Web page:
Delayed puberty (late puberty) is when the body's timing for sexual maturity is later than usual. The concern may be that puberty hasn’t started or that it stalled after it started.
For many teens, puberty just happens later. There’s no medical problem. Later puberty is normal in many families. Signs that the delay may be due to a disease include an abrupt change in growth or arrested development, in which puberty starts then stalls. Headaches, vision problems and other neurological symptoms might mean there’s a problem in the central nervous system. In case a medical condition is causing the delay, a teen who is late in experiencing puberty should see a doctor.
Negative social and psychological effects are another reason families seek medical help. Among peers, the teen may feel pressure for not developing like others. The teen may also be noticeably shorter than others. The teen may need help coping with and managing social problems and concerns.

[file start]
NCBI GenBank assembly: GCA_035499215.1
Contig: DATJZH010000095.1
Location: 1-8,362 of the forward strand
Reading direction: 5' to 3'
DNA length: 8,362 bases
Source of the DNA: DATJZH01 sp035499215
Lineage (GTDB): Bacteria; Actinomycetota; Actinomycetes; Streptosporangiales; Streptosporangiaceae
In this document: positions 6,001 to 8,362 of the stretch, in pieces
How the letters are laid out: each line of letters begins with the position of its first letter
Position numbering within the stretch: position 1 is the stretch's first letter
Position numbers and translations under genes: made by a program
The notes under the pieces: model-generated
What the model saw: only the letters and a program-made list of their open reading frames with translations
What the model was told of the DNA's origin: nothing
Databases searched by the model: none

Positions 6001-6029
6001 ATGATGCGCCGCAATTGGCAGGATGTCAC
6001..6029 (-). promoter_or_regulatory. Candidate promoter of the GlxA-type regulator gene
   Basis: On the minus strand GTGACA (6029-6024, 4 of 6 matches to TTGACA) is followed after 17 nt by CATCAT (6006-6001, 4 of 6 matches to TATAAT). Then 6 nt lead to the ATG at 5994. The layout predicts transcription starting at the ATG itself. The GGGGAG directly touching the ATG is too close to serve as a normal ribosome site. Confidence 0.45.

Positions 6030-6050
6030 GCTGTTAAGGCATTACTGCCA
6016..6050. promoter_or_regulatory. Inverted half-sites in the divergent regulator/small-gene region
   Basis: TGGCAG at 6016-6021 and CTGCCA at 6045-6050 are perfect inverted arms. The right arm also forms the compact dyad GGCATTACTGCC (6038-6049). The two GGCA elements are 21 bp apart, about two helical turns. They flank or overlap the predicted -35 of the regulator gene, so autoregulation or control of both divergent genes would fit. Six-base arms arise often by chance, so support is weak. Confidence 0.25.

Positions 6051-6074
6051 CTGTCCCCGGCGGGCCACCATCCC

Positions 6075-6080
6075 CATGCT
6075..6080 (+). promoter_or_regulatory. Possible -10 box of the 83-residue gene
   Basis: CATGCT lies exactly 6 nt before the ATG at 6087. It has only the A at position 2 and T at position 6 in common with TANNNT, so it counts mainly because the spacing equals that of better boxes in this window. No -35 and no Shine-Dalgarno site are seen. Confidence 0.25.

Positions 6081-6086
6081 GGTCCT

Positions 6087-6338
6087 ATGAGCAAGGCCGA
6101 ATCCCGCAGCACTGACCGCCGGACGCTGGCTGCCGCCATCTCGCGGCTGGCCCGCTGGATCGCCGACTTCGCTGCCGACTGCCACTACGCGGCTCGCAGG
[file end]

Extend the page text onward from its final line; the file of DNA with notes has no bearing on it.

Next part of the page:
For some older teens, the doctor may advise “jump starting” puberty with a few months of hormone therapy. More often, the teen needs solid reassurance that the body is getting ready to mature sexually.
A pediatric endocrinologist is an excellent resource to families concerned about a late puberty. Your pediatrician may refer you if there are any concerns about the teen’s development or well-being. Talk to your pediatrician if you have a concern.
Puberty happens over several years. The age at which it starts and ends varies widely.